Paradise Lost – Book I Lines 1 – 191

Him the Almighty Power
Hurled headlong flaming from th’ ethereal sky,
With hideous ruin and combustion, down
To bottomless perdition, there to dwell
In adamantine chains and penal fire,
Who durst defy th’ Omnipotent to arms.
Book 1, 44-49
Gustave Dore (Source)

Since I am having trouble interpreting Paradise Lost, I am painstakingly going through and interpreting it. I can then use these notes while I read it for deeper meaning later. 🙂 To see other posts about Paradise Lost, go to my master post

Rachel’s Notes on Lines 1 – 26 of Book I (Milton’s invocation)

Psalm 125.4 – “Do good, O Lord, unto those that be good, and to them that are upright in their hearts.” 

Milton is asking the Holy Spirit to guide him as he tells us about the disobedience of Adam and Eve. He invokes the Holy Spirit as the Heavenly Muse who inspired Moses on Sinai (lines 6-8) and then the spirit of God in the Temple on Mt. Zion (line 10). Milton believes that the Holy Spirit will help him soar above earlier poets, who invoked their muses from the oracle at Delphi (lines 11-16). He asks instruction from the Holy Spirit so that he may “justify the ways of God to men.” 

Rachel’s Notes on Lines 27 – 36 (What made Adam and Eve revolt?)

First, we will describe what caused Adam and Eve to fall from God’s favor by breaking the only law that God asked them to obey (i.e. not to eat the fruit of the Tree of Knowledge of Good and Evil). It was the Serpent who first seduced Adam and Eve to revolt. The Serpent’s guile was stirred up by envy and revenge, so he deceived Eve. 

Rachel’s Notes on Lines 36 – 83 (Satan and his minions have fallen from Heaven)

Isaiah 14:12 – “How art thou fallen from heaven, O Lucifer, son of the morning!” 

It happened after Satan’s pride had cast him and his rebel angels out of Heaven. Because Satan thought he was equal to his Lord God, he and his host of rebels had warred against Heaven in a vain attempt to place Satan above his peers. But God hurled Satan and his rebels from Heaven – headlong, like fiery meteors bound in unbreakable chains – to crash ruinously into Hell. [Much like the Titans thrown to the pits of Tartarus in Hesiod’s Theogeny (664 – 735)] the celestial demons spent nine days and nights lying vanquished in the fiery gulfs of Hell. Satan’s doom made him angrier, because he had not only lost the happiness of Heaven, but he now must endure eternal suffering instead. Pissed off, he looked around. Dismay and affliction, stubborn pride and steadfast hate were palpable in all he saw. Hell dismally stretched as far as his immortal eye could see.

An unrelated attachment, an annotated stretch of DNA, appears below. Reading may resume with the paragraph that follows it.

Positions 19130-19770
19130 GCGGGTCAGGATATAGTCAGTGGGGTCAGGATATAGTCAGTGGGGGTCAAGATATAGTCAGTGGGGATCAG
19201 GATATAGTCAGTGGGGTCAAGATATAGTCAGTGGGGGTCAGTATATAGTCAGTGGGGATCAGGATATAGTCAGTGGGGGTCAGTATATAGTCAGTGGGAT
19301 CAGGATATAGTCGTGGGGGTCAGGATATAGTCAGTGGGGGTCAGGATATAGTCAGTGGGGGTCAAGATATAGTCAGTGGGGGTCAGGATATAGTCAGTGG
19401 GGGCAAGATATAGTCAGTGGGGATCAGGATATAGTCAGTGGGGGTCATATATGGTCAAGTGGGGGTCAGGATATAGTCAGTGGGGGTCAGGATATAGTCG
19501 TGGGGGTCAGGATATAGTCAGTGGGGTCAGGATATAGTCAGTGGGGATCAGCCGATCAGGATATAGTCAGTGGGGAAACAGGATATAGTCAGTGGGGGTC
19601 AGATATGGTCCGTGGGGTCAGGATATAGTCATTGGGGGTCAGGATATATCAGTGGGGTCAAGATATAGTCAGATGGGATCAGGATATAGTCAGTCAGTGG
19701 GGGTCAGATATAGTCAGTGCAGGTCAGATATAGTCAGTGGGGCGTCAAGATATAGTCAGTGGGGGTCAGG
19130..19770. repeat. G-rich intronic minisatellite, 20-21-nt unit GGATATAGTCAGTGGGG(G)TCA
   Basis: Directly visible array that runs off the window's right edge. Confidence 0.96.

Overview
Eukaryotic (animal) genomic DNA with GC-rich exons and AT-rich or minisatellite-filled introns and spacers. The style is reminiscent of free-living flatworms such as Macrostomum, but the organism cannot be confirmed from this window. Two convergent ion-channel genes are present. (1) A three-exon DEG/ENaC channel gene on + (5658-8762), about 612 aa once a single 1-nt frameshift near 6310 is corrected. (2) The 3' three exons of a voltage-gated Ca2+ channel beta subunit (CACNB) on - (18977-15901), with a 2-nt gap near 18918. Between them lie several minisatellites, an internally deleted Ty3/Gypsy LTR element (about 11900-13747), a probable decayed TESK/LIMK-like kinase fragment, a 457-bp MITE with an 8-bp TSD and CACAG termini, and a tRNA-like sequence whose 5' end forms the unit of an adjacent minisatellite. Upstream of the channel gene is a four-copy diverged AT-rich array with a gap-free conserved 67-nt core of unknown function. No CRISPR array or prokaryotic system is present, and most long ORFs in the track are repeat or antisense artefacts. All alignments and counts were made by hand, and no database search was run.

Hell was like a gigantic furnace with raging fires – but instead of giving off light, the flames emitted darkness visible. This palpable darkness illuminated sights of woe, regions of sorrow, and doleful shades. Hell was a place where peace and rest would never dwell. Hope would never come here, but instead came endless torture. The torment fed the flames, urging the fire on for eternity. Such was the place that Eternal Justice had prepared for the rebellious. Here, they would eternally remain in darkness, as far away from God and the light of Heaven as 3X the distance from Earth to the far reaches of the universe. [In other words, Hell was located in Chaos…beyond the universe. Milton’s Hell was not in the center of the Earth, like in Dante’s Inferno.] How unlike Hell was from Heaven, from whence they fell!

Satan saw his companions-in-arms overwhelmed by the tempestuous fires. Weltering in the tempestuous flames by his side, Satan saw Beelzebub – who was his peer in leading the host of fallen angels. Satan broke the horrible silence by saying: 

Rachel’s Notes on Lines 84 – 126 (Satan tells Beelzebub that he’s still pissed off and this war ain’t over yet)

[Satan speaks with obscure syntax to show that his passion overpowers reason. I’m trying to ruthlessly clarify it for the sake of my notes, though.]: